MS Gubernatorial Potential Candidates

Gubernatorial Race 2019 – Potential Candidates Paint Different Views for Mississippi

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When the two highest-profile potential candidates for the gubernatorial race in 2019 spoke at Founders Square at the Neshoba County Fair on August 1, Lt. Gov. Tate Reeves and Attorney General Jim Hood painted two very different views of the state of Mississippi’s economy and future prospects.

Reeves made it clear that under Republican leadership of the Legislature and the Governor’s Mansion, things are improving with GOP policies.

The Democrat AG said that the economy is anemic, job seekers have given up looking for employment and the state is being lapped on the track by its neighbors in terms of growth.

Both are right and both are wrong.

Hood said that, despite record-low unemployment rates, the labor force participation rate has declined. That’s not true, as the labor force participation rate — which is defined as the number of people available for work as a percentage of the total population — has increased since 2014, according to data from the U.S. Bureau of Labor Statistics.

In 2014, 73.4 percent of Mississippians participated in the labor force. By 2016, that number increased to 76.9 percent.

However, Hood is correct about the state’s dismal economic growth. Per capita personal income has increased 2.2 percent from 2007 to 2017, while the rest of the nation’s per capita income has grown at 2.4 percent. The state’s gross domestic product grew at only 0.3 percent between 2007 and 2017, while the rest of the nation grew at a 1.2 percent rate.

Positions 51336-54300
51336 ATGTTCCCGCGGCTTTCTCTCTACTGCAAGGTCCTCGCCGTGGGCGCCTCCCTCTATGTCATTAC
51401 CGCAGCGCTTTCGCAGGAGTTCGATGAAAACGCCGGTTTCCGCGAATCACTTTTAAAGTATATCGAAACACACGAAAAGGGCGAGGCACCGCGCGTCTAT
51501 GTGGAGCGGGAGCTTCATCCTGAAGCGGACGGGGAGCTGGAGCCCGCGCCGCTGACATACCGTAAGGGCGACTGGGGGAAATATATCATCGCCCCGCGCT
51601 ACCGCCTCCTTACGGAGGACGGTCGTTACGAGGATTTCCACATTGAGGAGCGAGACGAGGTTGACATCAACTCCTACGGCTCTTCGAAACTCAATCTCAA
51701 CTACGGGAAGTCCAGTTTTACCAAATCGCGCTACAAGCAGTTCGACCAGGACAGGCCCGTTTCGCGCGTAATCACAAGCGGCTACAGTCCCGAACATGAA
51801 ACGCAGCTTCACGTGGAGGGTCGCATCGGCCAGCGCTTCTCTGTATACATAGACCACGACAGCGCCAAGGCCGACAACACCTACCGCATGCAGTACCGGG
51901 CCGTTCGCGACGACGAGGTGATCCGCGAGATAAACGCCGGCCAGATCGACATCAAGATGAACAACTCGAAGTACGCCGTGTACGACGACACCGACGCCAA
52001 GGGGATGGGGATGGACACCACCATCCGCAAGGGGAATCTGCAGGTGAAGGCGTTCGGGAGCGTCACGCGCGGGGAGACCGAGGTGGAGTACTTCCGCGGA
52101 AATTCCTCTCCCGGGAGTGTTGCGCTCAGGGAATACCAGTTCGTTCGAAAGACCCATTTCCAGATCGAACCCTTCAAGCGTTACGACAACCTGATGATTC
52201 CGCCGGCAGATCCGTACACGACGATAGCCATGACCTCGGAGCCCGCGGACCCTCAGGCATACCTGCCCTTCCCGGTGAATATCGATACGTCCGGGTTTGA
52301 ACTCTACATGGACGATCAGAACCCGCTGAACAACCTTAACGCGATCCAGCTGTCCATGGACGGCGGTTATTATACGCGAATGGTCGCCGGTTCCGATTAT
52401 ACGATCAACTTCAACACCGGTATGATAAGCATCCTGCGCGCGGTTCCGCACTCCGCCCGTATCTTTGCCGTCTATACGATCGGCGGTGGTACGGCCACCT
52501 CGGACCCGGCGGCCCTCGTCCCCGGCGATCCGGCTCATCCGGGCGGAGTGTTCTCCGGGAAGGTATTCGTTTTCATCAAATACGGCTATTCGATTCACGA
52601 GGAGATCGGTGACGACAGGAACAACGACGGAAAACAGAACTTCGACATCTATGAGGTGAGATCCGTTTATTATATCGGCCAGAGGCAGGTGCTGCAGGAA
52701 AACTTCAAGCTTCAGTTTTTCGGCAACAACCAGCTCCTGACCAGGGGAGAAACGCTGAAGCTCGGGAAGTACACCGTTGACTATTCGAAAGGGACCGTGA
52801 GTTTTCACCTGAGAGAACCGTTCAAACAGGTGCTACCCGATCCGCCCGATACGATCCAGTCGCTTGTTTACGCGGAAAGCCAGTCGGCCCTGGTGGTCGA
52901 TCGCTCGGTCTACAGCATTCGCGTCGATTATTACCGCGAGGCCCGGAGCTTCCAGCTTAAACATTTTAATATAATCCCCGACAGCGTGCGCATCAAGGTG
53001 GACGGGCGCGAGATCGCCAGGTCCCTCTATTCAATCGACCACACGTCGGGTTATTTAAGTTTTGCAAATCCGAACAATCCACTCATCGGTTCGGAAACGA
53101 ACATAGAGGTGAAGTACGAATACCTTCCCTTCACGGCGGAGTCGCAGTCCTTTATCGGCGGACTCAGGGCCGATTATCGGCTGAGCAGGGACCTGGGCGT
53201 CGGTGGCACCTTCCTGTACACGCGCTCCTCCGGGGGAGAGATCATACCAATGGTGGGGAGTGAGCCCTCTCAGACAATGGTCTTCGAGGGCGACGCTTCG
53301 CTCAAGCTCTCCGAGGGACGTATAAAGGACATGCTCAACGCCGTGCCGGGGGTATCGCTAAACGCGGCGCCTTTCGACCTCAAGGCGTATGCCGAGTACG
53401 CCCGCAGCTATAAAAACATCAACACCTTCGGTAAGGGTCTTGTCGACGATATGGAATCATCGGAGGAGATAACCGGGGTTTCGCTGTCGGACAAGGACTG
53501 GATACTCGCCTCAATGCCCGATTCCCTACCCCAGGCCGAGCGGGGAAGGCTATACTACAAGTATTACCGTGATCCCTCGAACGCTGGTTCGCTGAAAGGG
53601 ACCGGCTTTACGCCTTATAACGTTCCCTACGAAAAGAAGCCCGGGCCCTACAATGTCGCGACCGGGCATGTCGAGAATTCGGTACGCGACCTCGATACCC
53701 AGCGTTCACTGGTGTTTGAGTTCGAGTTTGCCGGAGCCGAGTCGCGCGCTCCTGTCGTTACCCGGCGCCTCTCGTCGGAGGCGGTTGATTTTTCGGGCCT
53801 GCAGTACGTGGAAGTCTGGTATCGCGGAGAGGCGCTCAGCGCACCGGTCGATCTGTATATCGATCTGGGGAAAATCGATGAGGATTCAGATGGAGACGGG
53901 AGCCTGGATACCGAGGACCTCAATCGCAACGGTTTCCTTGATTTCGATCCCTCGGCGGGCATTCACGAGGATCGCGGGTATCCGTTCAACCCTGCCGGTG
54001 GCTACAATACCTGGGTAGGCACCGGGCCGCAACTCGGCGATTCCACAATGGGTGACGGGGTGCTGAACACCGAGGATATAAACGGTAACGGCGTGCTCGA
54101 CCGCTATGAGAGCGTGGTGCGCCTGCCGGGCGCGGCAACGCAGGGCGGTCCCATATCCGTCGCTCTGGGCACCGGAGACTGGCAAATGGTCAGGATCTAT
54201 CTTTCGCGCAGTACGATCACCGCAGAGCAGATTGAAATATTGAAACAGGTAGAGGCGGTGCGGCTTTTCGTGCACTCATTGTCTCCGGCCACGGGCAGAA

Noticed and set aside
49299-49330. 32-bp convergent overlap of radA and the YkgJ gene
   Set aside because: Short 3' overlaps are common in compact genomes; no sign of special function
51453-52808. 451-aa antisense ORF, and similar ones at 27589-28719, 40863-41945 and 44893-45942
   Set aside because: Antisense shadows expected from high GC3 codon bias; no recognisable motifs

Reeves extolled the low unemployment rates and the shrinkage of state government in Jackson. While the number of state employees has declined under Republican stewardship, annual budgets increased every year except the last two, when legislators finally put the brakes on spending thanks to declining state tax revenues.

The state’s general fund budgets — which don’t include the massive, annual influx of federal funds to help with Medicaid and other programs — increased 25 percent between 2012 and 2017 after the GOP took charge of the Legislature. Much of that was due to annual increases in Medicaid, of which the state’s portion hit the $1 billion-mark last year.

Contrast that with the nation’s rate of inflation, which only grew between 3 percent and 2.5 percent during that time.

State policymakers need to do a serious evaluation of the state’s economic path and find solutions to help grow a robust private sector economy that gives all citizens a chance to find meaningful work. Paring back occupational licensing cartels, overhauling the tax code, eliminating corporatist privileges to the few and cutting the size and scope of state government are some of the steps that can be taken to help “rise the tide to lift all boats.”

Hopefully, the state’s new leaders elected in November 2019 will be up to the challenge. If not, the status quo at the bottom is where Mississippi will remain.

 

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